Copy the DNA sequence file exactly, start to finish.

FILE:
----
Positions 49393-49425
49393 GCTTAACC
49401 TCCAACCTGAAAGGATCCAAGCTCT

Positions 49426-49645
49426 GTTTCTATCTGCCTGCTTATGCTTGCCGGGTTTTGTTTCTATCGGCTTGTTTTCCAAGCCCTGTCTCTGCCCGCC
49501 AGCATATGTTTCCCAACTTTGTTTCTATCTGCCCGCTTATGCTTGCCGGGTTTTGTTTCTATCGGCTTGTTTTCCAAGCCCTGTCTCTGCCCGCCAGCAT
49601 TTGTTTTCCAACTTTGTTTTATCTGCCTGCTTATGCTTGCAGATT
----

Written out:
Positions 49393-49425
49393 GCTTAACC
49401 TCCAACCTGAAAGGATCCAAGCTCT

Positions 49426-49645
49426 GTTTCTATCTGCCTGCTTATGCTTGCCGGGTTTTGTTTCTATCGGCTTGTTTTCCAAGCCCTGTCTCTGCCCGCC
49501 AGCATATGTTTCCCAACTTTGTTTCTATCTGCCCGCTTATGCTTGCCGGGTTTTGTTTCTATCGGCTTGTTTTCCAAGCCCTGTCTCTGCCCGCCAGCAT
49601 TTGTTTTCCAACTTTGTTTTATCTGCCTGCTTATGCTTGCAGATT